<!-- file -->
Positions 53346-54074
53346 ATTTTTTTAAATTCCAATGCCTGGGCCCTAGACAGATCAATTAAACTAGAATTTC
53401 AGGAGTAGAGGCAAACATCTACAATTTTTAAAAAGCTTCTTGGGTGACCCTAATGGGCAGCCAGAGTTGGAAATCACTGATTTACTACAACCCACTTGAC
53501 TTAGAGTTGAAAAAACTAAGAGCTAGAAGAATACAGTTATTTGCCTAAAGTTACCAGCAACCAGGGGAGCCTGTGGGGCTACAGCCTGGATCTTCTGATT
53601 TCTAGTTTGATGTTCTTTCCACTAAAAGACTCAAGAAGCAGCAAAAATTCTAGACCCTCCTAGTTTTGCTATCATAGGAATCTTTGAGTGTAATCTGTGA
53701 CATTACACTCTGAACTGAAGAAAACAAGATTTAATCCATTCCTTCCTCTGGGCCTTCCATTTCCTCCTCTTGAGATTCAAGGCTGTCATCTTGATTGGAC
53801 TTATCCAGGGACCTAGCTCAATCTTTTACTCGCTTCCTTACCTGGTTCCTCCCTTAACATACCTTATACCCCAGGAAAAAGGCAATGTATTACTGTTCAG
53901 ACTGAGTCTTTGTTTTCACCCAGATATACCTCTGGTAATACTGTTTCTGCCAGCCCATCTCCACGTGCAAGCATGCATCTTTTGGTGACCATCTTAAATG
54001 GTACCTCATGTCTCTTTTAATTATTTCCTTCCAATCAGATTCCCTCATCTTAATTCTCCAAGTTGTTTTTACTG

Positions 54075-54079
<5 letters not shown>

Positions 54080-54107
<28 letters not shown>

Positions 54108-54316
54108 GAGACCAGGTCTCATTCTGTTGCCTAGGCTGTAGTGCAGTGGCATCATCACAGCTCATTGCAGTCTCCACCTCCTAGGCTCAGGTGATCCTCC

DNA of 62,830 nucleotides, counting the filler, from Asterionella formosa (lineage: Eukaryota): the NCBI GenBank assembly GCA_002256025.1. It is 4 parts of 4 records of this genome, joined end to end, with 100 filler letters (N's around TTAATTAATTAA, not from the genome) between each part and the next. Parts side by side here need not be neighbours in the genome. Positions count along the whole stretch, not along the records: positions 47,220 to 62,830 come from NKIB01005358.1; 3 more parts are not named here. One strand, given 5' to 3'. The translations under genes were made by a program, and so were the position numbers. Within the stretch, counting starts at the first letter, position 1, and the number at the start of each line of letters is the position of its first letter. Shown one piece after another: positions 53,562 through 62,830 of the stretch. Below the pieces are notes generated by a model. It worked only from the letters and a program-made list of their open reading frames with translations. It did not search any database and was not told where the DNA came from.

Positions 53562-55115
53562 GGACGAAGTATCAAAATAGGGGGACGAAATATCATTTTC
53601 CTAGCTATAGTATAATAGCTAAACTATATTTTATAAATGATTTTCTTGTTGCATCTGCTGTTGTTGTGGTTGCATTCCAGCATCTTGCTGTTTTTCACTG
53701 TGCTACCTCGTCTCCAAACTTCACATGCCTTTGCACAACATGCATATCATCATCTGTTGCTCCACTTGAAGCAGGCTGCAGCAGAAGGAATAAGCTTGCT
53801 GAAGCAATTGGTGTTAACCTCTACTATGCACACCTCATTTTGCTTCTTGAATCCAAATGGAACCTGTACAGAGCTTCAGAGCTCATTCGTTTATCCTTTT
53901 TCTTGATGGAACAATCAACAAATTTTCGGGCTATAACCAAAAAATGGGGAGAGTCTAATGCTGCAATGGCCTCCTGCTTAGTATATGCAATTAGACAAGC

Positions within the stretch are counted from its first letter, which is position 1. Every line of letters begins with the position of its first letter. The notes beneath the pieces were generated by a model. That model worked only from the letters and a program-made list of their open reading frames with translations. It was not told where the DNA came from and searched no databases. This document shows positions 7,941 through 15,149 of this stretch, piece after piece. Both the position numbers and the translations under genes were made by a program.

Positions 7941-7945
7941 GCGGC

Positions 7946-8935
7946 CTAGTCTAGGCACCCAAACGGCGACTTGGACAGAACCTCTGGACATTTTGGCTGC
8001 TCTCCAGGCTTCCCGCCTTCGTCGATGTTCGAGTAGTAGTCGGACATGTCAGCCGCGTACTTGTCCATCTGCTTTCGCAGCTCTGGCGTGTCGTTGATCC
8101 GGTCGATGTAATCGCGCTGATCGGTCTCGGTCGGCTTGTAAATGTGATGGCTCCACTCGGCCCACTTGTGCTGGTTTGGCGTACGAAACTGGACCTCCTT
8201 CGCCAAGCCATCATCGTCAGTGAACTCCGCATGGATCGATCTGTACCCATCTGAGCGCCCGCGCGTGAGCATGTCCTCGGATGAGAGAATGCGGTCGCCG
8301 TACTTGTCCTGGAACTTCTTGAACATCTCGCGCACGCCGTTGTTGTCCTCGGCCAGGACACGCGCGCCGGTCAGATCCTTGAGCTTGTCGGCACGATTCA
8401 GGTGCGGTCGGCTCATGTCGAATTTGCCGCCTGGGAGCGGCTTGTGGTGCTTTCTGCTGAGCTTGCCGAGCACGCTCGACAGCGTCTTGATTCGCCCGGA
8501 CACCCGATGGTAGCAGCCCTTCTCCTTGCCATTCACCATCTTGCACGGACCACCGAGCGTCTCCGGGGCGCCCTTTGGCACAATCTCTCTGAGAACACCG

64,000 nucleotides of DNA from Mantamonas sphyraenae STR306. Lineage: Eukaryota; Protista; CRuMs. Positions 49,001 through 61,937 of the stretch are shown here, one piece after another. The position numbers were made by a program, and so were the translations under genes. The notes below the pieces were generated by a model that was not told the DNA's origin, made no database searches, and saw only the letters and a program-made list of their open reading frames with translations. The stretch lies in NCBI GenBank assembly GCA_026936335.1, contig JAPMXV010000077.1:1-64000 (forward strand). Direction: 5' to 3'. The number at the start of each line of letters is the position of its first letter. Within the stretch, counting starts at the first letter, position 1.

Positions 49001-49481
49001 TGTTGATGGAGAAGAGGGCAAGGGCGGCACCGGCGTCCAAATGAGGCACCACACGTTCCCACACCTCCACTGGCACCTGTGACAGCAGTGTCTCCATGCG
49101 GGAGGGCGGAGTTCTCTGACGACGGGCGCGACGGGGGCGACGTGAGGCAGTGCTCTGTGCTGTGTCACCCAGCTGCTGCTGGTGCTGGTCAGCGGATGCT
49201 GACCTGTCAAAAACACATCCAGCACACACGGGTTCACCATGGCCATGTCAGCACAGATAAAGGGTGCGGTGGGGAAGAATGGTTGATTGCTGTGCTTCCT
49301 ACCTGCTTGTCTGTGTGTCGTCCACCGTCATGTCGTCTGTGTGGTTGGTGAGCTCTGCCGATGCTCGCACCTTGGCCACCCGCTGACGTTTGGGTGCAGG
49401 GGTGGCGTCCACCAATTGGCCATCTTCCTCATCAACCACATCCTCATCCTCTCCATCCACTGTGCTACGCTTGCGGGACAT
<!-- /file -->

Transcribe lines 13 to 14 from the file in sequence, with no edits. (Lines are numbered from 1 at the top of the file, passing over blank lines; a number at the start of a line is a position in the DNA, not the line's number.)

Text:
<28 letters not shown>

Positions 54108-54316